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If you have broken, chipped, discolored, or crooked teeth, dental bonding may be able to help improve the appearance of your teeth and strengthen them. But many people struggle to afford even basic dental care and think that procedures like dental bonding are out of reach for them financially. Is dental bonding covered by insurance? Most people have to pay out of pocket for cosmetic dental bonding. Insurance doesn’t often cover cosmetic procedures. However, some insurance providers like Guardian Direct® have dental insurance plans that will help cover major dental procedures like bonding in specific circumstances.
Does insurance cover dental bonding costs? Dental bonding can be expensive but some dental insurance plans may pay for part of the bonding cost which can make it more affordable. If you have dental insurance that helps pay for bonding you could wind up only paying a small copay to get your teeth bonded.
Dental bonding costs vary depending on many factors such as how many teeth you want to have bonded, how experienced your dentist is, and whether your dental insurance will pay for a portion of the bonding. In general, you can expect dental bonding costs to range between $100 to $400 per tooth.¹ It would be great if there was cosmetic dental bonding insurance that would lower that cost, but your dental insurance plan may pick up part of the cost if the bonding is necessary to maintain your teeth.
Whether or not your dental insurance will cover the cost of dental bonding depends on several factors. Dental bonding that is cosmetic, like having a gap filled, may not be covered by insurance. Dental insurance may cover a portion of dental bonding if the bonding is necessary for the health of your teeth.
For example, if you want to have bonding done because you have a chipped or broken tooth, your insurance company may pay a portion of that cost because it’s considered necessary to keep your tooth from cracking or breaking further and causing you to need more extensive dental work. The best way to know if your dental insurance covers dental bonding is to contact your insurance company. How much does dental bonding cost without insurance? That depends on what tooth or teeth need to be bonded and other factors.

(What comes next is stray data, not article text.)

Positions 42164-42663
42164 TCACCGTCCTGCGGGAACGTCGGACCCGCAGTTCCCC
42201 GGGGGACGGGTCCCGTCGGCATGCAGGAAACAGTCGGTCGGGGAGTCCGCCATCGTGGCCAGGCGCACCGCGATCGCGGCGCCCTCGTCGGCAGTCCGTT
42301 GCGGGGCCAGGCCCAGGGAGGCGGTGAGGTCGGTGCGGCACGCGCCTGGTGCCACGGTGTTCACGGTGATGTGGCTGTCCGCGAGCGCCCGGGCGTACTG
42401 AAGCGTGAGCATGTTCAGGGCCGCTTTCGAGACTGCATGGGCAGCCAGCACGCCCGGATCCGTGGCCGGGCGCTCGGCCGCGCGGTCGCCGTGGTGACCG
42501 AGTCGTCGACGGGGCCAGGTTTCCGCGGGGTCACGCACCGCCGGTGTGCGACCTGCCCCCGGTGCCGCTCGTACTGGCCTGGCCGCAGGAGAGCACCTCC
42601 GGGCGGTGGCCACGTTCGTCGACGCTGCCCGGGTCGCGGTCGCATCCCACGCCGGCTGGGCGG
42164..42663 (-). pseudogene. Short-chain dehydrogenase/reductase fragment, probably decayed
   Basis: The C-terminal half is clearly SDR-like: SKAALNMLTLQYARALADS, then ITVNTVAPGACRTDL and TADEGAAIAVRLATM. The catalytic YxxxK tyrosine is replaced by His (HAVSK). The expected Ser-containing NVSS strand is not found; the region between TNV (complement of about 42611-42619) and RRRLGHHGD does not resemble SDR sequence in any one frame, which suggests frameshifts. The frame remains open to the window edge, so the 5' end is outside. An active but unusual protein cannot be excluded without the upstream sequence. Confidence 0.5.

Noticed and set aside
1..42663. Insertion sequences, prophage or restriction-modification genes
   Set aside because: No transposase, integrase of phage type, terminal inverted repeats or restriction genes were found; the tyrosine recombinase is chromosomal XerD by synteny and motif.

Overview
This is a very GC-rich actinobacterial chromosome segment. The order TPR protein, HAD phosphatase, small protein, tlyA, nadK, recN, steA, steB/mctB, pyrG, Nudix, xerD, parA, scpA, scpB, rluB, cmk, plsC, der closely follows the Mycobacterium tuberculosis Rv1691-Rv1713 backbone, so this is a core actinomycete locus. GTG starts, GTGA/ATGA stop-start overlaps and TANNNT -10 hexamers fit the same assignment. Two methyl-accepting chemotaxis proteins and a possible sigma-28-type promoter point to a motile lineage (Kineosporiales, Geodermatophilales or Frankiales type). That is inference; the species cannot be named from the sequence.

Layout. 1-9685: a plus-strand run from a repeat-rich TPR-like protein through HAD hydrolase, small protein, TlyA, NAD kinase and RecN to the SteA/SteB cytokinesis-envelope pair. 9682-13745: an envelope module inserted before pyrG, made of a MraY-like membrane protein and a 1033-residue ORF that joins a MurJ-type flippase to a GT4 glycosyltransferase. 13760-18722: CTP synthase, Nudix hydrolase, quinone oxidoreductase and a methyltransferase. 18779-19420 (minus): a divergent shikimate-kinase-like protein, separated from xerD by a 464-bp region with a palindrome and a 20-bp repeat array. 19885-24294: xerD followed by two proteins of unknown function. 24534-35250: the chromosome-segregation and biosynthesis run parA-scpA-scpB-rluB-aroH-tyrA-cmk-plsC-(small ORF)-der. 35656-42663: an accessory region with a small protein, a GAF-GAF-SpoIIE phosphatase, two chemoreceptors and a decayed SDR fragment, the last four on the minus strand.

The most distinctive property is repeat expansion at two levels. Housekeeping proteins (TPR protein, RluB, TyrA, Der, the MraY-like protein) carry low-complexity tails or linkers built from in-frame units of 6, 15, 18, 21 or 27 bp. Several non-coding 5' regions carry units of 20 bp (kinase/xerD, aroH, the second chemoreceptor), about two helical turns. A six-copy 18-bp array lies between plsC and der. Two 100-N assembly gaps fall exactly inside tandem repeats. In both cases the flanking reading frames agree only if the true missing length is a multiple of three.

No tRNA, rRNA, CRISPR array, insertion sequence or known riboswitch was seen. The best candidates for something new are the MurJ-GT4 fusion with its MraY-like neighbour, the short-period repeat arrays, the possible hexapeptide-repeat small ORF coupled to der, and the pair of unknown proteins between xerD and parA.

Dental bonding is a procedure where the dentist will use a hard resin to cover your existing tooth. That resin will be shaped and shaded to look like your natural teeth. Bonding can fix a lot of dental problems and make your teeth look straighter and cover up gaps, chips, cracks, and other unsightly tooth problems.²
When the dentist is bonding your teeth, they will typically place a little bit of film around a tooth to protect it, then they will remove a thin layer of the enamel from your tooth to give the resin something to stick to. Then the dentist will layer the resin, shaping it and trimming to make sure it looks natural.
Bonding will essentially create a cover made of thin layers on your tooth that will help restore the appearance of the tooth. Bonding can also help strengthen teeth and add some stability to the tooth by bonding it to the teeth around it. Bonding is a popular procedure because it can quickly help improve the appearance of a broken or chipped tooth. The procedure is relatively easy and usually can be done in just one visit to the dentist.³
Dental bonding is typically considered to be a cosmetic procedure because it is primarily used to help improve the look of your teeth and give you your smile back. But, bonding is an effective fix for broken or chipped teeth that will help keep your teeth strong and healthy as well as helping make your teeth look better.